# Complementarity theory

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A complementarity problem is a type of mathematical optimization problem. It is the problem of optimizing (minimizing or maximizing) a function of two vector variables subject to certain requirements (constraints) which include: that the inner product of the two vectors must equal zero, i.e. orthogonal.[1] In particular for finite-dimensional real vector spaces this means that, if one has vectors X and Y with nonnegative components (xi ≥ 0 and yi ≥ 0 for all ${\displaystyle i}$: in the first quadrant if 2-dimensional, in the first octant if 3-dimensional), then for each pair of components xi and yi one of the pair must be zero, hence the name complementarity. e.g. X = (1, 0) and Y = (0, 2) are complementary, but X = (1, 1) and Y = (2, 0) are not. A complementarity problem is a special case of a variational inequality.

## History

Complementarity problems were originally studied because the Karush–Kuhn–Tucker conditions in linear programming and quadratic programming constitute a linear complementarity problem (LCP) or a mixed complementarity problem (MCP). In 1963 Lemke and Howson showed that, for two person games, computing a Nash equilibrium point is equivalent to an LCP. In 1968 Cottle and Dantzig unified linear and quadratic programming and bimatrix games. Since then the study of complementarity problems and variational inequalities has expanded enormously.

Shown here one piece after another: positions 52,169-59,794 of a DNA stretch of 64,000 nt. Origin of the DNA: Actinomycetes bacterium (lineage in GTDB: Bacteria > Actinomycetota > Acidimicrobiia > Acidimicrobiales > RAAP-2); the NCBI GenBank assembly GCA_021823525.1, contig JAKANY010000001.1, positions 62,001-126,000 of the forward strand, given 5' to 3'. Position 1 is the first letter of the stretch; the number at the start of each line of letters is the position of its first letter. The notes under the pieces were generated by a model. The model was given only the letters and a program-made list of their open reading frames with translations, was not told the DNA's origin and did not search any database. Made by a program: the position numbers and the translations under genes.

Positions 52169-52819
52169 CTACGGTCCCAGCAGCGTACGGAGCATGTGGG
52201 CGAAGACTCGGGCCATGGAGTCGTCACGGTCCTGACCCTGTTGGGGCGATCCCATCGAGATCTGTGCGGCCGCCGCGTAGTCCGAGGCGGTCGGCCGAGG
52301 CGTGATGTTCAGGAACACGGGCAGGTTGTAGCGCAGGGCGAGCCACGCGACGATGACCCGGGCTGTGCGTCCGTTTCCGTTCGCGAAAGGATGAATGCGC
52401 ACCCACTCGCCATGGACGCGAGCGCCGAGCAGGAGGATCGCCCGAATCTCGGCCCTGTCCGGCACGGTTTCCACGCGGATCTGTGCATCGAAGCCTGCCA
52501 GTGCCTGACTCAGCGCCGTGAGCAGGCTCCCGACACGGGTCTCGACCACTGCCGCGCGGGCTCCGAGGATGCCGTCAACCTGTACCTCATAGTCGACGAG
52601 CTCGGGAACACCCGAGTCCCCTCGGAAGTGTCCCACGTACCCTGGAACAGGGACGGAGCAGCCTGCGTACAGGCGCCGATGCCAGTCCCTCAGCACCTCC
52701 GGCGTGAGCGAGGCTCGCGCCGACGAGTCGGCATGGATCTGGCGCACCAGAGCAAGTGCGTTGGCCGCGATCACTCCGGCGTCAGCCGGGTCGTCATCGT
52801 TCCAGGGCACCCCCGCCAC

Areas of mathematics and science that contributed to the development of complementarity theory include: optimization, equilibrium problems, variational inequality theory, fixed point theory, topological degree theory and nonlinear analysis.

## References

1. ^ Billups, Stephen; Murty, Katta (2000). "Complementarity Problems". Journal of Computational and Applied Mathematics. 124: 303. doi:10.1016/S0377-0427(00)00432-5.

## Further reading

### Collections

• Richard Cottle; F. Giannessi; Jacques Louis Lions, eds. (1980). Variational Inequalities and Complementarity Problems: Theory and Applications. John Wiley & Sons. ISBN 978-0-471-27610-4.
• Michael C. Ferris; Jong-Shi Pang, eds. (1997). Complementarity and Variational Problems: State of the Art. SIAM. ISBN 978-0-89871-391-6.